Eric Leventhal also contributed to this story.
New Zealand quartet The Beths played two sold-out shows at Chicago’s Thalia Hall this weekend. The second show was added due to overwhelming demand. We arrived at the venue shortly before doors opened, and the line was around the block.
The Beths are comprised of Elizabeth Stokes on lead vocals and rhythm guitar, her co-founder Jonathan Pearce on lead guitar, plus Benjamin Sinclair playing bass, and Tristan Deck on the drum kit. The supporting members of this indie-pop group all provide backing vocals.
By the time the opening act, Sidney Gish took the stage, the floor of the historic venue, whose origins date back to the late 1800’s, was nearly full. Gish performed solo, accompanied by her looping pedals and prerecorded drum track. She gushed between songs to tell the audience about a Liz Phair book she picked up earlier in the day. She delivered on a solid set of singer-songwriter material, including a cover of STRFKR.
The Beths played a lively, engaging ninety-minute set that drew heavily from their 2022 release Expert In A Dying Field, as well as select songs from their first two albums, 2020’s Jump Rope Gazers, and their 2018 debut Future Me Hates Me. As they launched into their first song, the title track to the 2018 album, a fifteen-foot tall inflatable fish took form stage left of the drum kit.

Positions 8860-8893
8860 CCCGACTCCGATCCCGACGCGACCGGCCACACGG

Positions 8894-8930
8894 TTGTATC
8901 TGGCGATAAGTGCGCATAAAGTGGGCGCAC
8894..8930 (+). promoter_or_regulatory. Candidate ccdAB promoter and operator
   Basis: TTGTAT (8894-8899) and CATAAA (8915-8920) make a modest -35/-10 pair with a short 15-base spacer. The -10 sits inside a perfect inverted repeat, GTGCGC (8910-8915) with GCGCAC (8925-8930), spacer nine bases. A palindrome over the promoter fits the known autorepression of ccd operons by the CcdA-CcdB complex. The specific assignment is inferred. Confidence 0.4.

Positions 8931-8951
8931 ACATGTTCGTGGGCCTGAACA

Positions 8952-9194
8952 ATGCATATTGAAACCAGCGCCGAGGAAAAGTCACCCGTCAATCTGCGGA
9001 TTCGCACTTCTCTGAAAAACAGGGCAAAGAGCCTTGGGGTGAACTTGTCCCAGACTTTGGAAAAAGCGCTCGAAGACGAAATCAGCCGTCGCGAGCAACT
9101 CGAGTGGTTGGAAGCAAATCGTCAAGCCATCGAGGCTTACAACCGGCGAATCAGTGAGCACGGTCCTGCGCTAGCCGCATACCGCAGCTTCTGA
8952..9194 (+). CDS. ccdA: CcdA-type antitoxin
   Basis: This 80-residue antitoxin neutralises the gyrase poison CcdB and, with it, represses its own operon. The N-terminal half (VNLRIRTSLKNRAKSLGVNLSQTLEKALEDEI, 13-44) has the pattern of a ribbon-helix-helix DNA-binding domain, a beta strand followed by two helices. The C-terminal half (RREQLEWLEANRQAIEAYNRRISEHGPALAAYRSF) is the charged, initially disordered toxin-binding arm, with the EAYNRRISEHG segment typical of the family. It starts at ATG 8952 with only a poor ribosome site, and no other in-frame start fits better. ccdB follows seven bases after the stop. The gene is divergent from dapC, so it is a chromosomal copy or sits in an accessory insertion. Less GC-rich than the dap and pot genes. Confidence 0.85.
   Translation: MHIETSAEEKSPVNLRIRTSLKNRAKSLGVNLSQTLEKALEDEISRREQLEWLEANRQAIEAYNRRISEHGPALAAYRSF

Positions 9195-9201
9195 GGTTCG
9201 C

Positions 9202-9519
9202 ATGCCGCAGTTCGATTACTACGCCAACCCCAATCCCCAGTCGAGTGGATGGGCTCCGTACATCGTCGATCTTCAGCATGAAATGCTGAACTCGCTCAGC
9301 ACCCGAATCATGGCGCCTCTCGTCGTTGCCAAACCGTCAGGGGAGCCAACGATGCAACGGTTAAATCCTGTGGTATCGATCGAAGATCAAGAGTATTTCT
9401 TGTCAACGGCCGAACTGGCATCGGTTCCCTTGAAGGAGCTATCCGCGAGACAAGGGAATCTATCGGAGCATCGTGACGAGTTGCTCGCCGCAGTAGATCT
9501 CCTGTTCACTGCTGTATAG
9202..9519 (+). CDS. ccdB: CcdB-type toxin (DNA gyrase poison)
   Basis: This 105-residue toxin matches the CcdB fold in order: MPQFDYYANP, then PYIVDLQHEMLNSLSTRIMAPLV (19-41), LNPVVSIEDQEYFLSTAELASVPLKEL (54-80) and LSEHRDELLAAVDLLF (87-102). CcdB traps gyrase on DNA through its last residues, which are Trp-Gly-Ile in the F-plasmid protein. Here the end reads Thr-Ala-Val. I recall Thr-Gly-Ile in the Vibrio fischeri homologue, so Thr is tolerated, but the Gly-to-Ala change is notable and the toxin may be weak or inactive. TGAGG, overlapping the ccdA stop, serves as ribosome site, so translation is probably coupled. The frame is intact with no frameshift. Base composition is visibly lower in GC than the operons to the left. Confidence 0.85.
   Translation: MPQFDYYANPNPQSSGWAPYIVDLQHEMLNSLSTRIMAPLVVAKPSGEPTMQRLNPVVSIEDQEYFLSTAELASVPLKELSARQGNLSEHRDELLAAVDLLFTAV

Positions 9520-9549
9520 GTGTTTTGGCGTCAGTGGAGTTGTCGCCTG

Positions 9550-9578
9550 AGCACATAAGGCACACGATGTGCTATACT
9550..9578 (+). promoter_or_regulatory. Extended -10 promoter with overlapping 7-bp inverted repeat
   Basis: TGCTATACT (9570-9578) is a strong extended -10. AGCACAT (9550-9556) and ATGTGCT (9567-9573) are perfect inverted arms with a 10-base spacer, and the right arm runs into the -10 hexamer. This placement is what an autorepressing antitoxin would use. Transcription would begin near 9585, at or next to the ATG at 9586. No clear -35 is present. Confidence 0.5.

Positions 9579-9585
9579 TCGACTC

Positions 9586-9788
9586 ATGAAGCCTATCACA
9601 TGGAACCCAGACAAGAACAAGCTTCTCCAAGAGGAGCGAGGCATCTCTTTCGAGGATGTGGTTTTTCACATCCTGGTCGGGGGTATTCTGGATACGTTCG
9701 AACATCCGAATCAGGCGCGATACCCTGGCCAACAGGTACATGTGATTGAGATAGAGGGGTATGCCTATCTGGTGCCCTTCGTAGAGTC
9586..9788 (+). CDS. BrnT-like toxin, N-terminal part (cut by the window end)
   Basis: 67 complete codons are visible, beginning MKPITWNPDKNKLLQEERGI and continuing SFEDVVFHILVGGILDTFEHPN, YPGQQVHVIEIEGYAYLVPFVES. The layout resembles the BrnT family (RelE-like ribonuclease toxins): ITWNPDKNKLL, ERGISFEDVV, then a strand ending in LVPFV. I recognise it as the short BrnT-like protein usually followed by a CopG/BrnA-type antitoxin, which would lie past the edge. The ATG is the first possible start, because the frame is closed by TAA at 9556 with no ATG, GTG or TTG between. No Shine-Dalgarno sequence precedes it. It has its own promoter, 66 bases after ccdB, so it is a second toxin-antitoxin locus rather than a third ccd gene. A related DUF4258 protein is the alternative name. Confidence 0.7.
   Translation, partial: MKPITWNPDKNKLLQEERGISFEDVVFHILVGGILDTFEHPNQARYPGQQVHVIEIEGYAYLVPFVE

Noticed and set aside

For the most part, the band went from song to song, pausing after the first few numbers to introduce each member to the crowd. The sound was incredibly well-mixed with crisp vocals. The light show was done by the Thalia Hall house crew, complimenting the band well.
Despite being a self-described pop-rock band, they still took the time to jam during several of the numbers. Apparently, The Beths made a few changes from Friday night to the next night so the two set lists were not exactly the same. Five of the eighteen songs performed were different than the evening prior. That included “Don’t Go Away” from Jump Rope Gazers. Stokes told the crowd that a patron had pleaded for the song on Friday, and apologized in absentia to him, saying that it wasn’t in that evening’s setlist.
The band had a great rapport with the audience, even encouraging them to name the giant prop fish. “Sidney Fish” was the fan favorite in honor of the opening act.
The crowd knew the words to every song. One highlight of the show included the end of the song, “Silence is Golden,” in which the audience sang out during the final chorus as the band cut the instrumentals and finished the song a cappella.
The spring tour continues with a swing through the Northeast, before heading to the South and Southwestern US.